The Loudoun delegation to Richmond debriefed the School Board on its legislative agenda on Wednesday, and officials spoke out against Gov. Glenn Youngkin’s attempt to cut short the terms of board members.
A bill sponsored by Del. David Reid (D-32) sought to make largely technical updates to legislation last year to implement staggered terms for Loudoun County School Board members. That bill passed the House of Delegates with a 100-0 vote, and the senate with a Senate with 39-0-1 vote, before Youngkin’s suggested amendment that would cut short those elected terms by one year, causing School Board elections both this year and next.
Reid reviewed the process that had originally been requested by the School Board with the Legislative and Policy Committee, and called Youngkin’s amendment “unconstitutional” and “nongermane.”
“I think what has happened is this has gone way beyond the political issues that were going on that the governor was using and has now really crossed the line and gotten into the undermining of democratic principles,” Reid said.
He said that his colleagues in the Democrat-controlled Senate assured him that the bill would not be supported in that chamber.
“Hopefully that will be the final outcome,” he said.
Many of the representatives brought up the polarized discourse surrounding education. Del. Suhas Subramanyam (D-87) said he’s never seen education politicized in the way it is right now.
“I think it has had nothing but a negative effect so far on school systems, on parents, teachers and administrators,” Subramanyam said.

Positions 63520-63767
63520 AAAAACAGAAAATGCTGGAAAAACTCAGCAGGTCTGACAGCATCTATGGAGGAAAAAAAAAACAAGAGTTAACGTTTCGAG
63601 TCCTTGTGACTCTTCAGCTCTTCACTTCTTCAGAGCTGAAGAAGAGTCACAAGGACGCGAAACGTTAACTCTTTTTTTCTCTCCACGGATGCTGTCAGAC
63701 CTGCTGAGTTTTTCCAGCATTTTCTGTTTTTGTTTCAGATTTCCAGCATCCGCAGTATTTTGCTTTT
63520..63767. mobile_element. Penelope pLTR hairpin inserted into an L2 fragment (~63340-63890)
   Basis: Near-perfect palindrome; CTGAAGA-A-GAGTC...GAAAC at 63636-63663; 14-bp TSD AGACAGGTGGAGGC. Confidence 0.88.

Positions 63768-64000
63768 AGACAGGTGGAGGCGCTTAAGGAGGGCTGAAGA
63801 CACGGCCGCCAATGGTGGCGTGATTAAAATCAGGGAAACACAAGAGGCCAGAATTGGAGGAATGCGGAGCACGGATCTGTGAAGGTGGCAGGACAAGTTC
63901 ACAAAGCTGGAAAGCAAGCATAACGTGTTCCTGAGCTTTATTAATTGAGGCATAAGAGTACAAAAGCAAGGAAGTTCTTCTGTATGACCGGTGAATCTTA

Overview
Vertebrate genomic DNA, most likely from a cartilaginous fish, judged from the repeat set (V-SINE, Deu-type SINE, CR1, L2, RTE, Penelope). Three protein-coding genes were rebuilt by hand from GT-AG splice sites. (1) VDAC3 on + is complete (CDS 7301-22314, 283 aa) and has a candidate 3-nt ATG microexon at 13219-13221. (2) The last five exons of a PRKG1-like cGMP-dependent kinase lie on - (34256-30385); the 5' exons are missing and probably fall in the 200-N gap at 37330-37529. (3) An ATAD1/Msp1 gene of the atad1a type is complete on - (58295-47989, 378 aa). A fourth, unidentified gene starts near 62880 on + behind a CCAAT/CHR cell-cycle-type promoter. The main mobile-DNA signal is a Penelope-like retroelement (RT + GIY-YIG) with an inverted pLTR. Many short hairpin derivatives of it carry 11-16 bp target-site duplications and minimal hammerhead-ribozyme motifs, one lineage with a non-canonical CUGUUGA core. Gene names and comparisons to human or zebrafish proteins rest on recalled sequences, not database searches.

School Board Chairman Jeff Morse (Dulles) thanked the delegation for pursuing staggered terms for the School Board and criticized Youngkin’s proposed amendment.
“I think what we saw was the exact opposite, moving away from local control to the Governor’s control,” Morse said. “The School Board unanimously pushed back on that we do not support that. Obviously, the Loudon County electorate selected us to serve a four-year term and we intend to continue that, so thank you very much for that.”
If Youngkin’s amendment were to succeed, it would shorten the terms of seven elected public officials in a locality he lost by nearly 10 points. Two School Board seats are up for grabs on the 2022 ballot in a special election. Andrew Hoyler (Broad Run) will seek election to the seat he was appointed to in October 2021. Tom Marshall (Leesburg) was appointed to his seat in December 2021.
Last week news broke that a special grand jury had been impaneled in Attorney General Jason Miyares’ investigation into the School Board’s handling of a sexual assault scandal. The scandal invigorated an existing effort to remove progressive School Board members from office. The board members were also involved in a private Facebook group where, critics argue, they broke open door meetings laws.
Youngkin released a statement through Spokeswoman Macaulay Porter.
“The last few years signified some real challenges with the Loudoun County School Board. So, in the spirit of transparency and accountability, my Amendment gives parents the ability to elect their school board this year, one year earlier than it was stated in the original legislation. This election can reflect the will of parents and it’s a chance with my amendment to do that right now, this November.”
The proposed amendment and the special grand jury were heralded as wins for School Board critics. Youngkin’s office declined to be interviewed on the amendment.